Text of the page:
On July 6, 2023, the US Tax Court issued its decision in Betz v. Commissioner, T.C. Memo. 2023-84. Betz considers the application of the pilot model supply rule to expenses incurred by a designer (CPI) of made-to-order air pollution control systems called oxidizers. At issue was approximately $500,000 of research and development tax credits pursuant to Internal Revenue Code (IRC) Section 41 on wage and supplies expenses for 19 different oxidizers that CPI produced under various purchase agreements or purchase orders. Generally, IRC Section 41 grants qualifying taxpayers federal income tax credits for increasing research activities, calculated with respect to the amount of “qualified research expenses” (QREs) incurred by the taxpayer during the tax year over a base amount. The statute is complex and has been the subject of substantial controversy between the Internal Revenue Service (IRS) and taxpayers since its enactment in 1981.
In Betz, CPI generally oversaw the component fabrication process and the assembly of the systems at its subcontractor facilities and then installed or oversaw installation of the oxidizer at the customer’s location. Testing of the oxidizers generally occurred after assembly or after installation. The supply expenses generally included the major components of the various oxidizers, all of which were fabricated by subcontractors. CPI claimed the credit based on a study performed by a tax consultancy group, the fees for which were capped at a percentage of the research credits identified.
The IRS challenged whether the taxpayer met the test in IRC Section 41 that the research must be research “with respect to which expenditures may be treated as expenses under [IRC] section 174.” (See IRC Section 41(d)(1)(A).) The Tax Court found that CPI failed to substantiate that the claimed wages and supplies constituted IRC Section 174 “investigative” activities. CPI’s primary evidence was in the form of testimony from CPI executives and supervisory personnel whom the Tax Court found to be “vague, in conflict with the record, and lacking in credibility[.]” Alternatively, the Tax Court found that, even assuming CPI engaged in IRC Section 174 research activities that gave rise to IRC Section 41 creditable expenses, five of the projects constituted funded research given CPI’s complete transfer of rights in the results of any such research to its customers.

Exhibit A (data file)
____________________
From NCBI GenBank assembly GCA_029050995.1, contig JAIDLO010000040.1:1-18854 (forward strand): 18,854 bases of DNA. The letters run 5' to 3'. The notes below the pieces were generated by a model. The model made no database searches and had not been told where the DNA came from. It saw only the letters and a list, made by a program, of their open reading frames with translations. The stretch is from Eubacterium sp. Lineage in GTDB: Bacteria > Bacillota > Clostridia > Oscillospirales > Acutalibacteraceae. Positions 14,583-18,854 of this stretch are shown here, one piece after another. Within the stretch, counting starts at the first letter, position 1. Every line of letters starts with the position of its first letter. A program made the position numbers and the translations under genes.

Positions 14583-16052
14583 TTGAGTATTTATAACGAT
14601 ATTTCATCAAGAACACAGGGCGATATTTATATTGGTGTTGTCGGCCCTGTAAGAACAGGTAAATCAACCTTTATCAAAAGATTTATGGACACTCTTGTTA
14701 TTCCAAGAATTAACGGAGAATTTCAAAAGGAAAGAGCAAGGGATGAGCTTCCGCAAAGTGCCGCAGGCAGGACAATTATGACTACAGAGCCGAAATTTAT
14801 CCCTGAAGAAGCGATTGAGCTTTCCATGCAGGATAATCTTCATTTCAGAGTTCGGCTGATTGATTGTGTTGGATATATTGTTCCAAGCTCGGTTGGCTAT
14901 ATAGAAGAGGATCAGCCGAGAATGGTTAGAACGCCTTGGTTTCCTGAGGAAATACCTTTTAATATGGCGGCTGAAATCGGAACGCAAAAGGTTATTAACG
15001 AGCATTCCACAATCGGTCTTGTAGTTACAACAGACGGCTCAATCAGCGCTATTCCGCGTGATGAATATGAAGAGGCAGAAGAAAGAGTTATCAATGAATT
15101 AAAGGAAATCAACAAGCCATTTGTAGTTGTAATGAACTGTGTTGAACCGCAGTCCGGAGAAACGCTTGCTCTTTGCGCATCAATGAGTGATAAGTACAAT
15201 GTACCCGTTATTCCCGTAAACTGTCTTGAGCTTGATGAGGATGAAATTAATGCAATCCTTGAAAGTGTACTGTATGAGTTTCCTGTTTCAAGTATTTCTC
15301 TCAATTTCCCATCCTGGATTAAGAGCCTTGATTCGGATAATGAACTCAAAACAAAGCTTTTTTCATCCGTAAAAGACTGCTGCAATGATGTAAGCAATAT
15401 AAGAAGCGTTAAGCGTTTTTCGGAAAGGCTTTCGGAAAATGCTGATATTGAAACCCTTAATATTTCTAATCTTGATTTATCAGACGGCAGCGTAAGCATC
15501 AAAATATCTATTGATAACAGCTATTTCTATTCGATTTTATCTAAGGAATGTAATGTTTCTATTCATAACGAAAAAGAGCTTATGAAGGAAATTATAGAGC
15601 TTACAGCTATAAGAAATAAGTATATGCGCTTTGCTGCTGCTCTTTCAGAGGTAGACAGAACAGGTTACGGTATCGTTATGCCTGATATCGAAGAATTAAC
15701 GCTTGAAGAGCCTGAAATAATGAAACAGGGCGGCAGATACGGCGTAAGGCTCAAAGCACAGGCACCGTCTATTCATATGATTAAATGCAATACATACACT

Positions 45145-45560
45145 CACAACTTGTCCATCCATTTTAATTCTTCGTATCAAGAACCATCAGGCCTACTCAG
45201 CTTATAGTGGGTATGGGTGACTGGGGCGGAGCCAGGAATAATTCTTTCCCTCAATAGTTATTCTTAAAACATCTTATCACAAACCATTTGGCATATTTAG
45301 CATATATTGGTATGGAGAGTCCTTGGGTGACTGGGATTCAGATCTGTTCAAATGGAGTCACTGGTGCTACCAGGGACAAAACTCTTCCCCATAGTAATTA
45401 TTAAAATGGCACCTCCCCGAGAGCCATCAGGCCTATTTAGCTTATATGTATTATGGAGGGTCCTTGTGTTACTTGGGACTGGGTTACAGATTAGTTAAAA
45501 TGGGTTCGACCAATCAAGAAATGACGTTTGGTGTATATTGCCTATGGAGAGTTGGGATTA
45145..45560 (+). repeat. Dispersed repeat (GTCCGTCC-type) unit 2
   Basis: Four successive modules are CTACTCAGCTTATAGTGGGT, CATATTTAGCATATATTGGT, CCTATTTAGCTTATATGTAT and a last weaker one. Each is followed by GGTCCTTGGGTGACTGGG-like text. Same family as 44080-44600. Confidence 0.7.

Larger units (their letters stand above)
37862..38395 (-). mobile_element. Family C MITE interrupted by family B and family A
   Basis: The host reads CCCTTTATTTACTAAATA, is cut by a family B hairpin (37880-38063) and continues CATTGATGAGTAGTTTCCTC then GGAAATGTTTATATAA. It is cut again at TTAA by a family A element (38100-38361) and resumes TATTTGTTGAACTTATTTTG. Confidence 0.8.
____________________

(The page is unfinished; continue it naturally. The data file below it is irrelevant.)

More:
Regarding the supply QREs, the Tax Court held that taxpayer intent was essential to determining whether its efforts to create a pilot model satisfy the “uncertainty” standard in IRC Section 174 regulations. In that regard, the taxpayer had to show “that its purpose in producing that representation or model was to evaluate and resolve uncertainty about the product (i.e., to obtain unavailable information necessary to establish capability, method, or appropriate design).” The taxpayer failed to make this showing. The Tax Court pointed to the lack of “early-stage” testing as an indication that the oxidizers were not used as pilot models but were, in fact, final products.
Practice Point: Betz demonstrates that the IRS continues to scrutinize claims of qualified research expenses. The Tax Court’s critique of CPI’s reliance upon testimony highlights the importance of contemporaneous documentation showing how a pilot model was used to resolve uncertainty around a product’s design. Evidence of experimental testing of the model to learn specific information that would improve the ultimate product design may be key to linking the model to continuing experimentation efforts.
 CPI is a subchapter S corporation owned by the taxpayers Betz and Lincoln. For expedience, we will refer to CPI as the taxpayer.